Documentarian Mike Walters will be screening his film "Breaking News Breaking Down". The screening will be followed by a question and answer session. His film has won numerous awards and film festival screenings--most recently best short documentary at the 2010 Cannes Film Festival and was chosen as one of the top three documentary shorts by Moving Pictures Magazine at the 2010 Sundance Film Festival in Utah. More information can be found at http://www.breakingnewsbreakingdown.com/.

Mike Walters has four Emmy Awards, and previously anchored the morning news at WUSA in Washington, D.C. He was a senior correspondent at USA Today, and has been an anchor and reporter in Tampa, Kansas City, St. Louis and Columbus, Ohio. He now has his own production company and is an adjunct professor at the University of Maryland. His international reporting includes covering relief missions in Somalia and Russia. This event is sponsored by the Department of Communication and the Center for Global Studies.

February 8, 2011
Holocaust, Armageddon, and the Clash of Civilizations
7:30 PM, Kane Hall Room 210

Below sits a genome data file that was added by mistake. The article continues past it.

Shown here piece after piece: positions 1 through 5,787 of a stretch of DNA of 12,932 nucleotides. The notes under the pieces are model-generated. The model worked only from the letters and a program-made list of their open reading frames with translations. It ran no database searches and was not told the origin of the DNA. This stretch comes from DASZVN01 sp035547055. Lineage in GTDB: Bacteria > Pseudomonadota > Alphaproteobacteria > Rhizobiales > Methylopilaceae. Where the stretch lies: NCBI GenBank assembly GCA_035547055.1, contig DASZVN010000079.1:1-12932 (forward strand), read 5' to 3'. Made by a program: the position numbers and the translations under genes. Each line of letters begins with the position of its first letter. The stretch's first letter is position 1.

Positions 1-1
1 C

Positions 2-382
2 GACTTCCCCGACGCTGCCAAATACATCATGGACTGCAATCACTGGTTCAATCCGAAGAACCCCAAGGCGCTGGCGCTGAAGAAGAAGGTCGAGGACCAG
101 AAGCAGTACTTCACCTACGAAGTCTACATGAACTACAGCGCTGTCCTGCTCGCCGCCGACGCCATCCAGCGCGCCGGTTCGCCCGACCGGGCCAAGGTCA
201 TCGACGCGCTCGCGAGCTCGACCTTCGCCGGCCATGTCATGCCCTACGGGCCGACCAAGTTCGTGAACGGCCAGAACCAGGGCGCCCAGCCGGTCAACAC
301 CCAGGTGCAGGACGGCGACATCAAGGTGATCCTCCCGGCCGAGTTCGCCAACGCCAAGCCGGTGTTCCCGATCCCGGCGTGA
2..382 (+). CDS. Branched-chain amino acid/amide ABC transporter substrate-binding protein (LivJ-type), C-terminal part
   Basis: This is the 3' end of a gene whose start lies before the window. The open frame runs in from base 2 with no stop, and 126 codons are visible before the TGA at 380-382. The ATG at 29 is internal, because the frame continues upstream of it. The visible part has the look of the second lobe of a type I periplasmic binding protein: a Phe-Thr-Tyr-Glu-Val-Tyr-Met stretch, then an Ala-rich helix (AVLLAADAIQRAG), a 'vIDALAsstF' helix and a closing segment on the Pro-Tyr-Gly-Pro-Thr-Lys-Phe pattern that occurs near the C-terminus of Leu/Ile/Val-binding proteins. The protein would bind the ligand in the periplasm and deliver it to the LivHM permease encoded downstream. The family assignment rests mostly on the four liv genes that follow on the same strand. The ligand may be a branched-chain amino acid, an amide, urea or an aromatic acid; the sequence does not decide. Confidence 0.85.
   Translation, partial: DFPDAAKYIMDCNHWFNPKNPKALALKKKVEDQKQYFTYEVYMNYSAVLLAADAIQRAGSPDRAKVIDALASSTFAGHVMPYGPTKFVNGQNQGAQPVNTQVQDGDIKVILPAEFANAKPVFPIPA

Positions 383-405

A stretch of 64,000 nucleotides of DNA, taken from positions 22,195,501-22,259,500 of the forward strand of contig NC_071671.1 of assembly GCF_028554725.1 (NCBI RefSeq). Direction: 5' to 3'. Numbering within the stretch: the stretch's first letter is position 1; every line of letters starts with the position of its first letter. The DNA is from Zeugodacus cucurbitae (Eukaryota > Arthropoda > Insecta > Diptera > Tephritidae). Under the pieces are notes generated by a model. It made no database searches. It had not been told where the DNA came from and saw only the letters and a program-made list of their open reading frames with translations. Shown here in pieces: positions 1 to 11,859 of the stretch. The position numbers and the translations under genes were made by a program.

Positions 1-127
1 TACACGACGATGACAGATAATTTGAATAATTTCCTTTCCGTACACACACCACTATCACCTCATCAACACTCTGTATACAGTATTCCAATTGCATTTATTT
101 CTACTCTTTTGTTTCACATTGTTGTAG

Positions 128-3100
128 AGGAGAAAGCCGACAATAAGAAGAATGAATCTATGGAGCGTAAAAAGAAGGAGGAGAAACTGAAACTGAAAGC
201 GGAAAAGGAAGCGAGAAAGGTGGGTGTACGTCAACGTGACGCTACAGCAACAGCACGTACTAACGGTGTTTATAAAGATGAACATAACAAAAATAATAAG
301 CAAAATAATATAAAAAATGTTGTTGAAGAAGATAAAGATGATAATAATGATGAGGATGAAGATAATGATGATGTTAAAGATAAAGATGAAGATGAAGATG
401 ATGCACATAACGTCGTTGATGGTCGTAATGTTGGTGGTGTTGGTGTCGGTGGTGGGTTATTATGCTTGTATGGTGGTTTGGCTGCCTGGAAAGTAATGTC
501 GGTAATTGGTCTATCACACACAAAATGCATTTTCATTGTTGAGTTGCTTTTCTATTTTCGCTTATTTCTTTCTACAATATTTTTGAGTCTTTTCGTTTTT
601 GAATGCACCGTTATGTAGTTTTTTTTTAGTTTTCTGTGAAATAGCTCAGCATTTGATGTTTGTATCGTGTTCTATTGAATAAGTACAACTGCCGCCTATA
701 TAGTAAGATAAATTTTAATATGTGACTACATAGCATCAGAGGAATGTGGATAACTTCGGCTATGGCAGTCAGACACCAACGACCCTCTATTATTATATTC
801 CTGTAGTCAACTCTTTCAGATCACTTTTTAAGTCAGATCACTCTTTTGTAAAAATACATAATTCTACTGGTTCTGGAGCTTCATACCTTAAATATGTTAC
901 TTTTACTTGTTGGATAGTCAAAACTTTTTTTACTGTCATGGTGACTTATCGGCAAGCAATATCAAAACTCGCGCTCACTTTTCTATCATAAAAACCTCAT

Speaker: Michael Sells, University of Chicago. This talk will focus on forms of religious militancy propelling belief in an inherent and inevitable clash between what is called the "Judeo-Christian" West and Islam. It also shows how debates over the Holocaust, and accusations that Israel, Islam, Arab leaders or peoples are Nazi-like in ideology or in practice has mixed in with religious scenarios regarding the return of the Messiah or Mahdi and a final, cataclysmic war with the Antichrist or Dajjal. The talk pays particular attention to how such themes drive American public opinion as well as anti- American rhetoric. "The Clash of Civilizations," Sells concludes, risks becoming a "self- fulfilling presumption." Its advocates presume to know the nature Judaism, Christianity, and Islam and the civilizations they help shape, to see into the affinity between Judaism and Christianity and reveal the incompatibility between Judeo-Christian and Islamic worlds. Religious themes, symbols, and rituals fuel such rhetoric--even in the case of those who present themselves as secular or as religious skeptics. This is an annual lecture in religion and contemporary life sponsored by the Comparative Religion Program and the Center for Global Studies.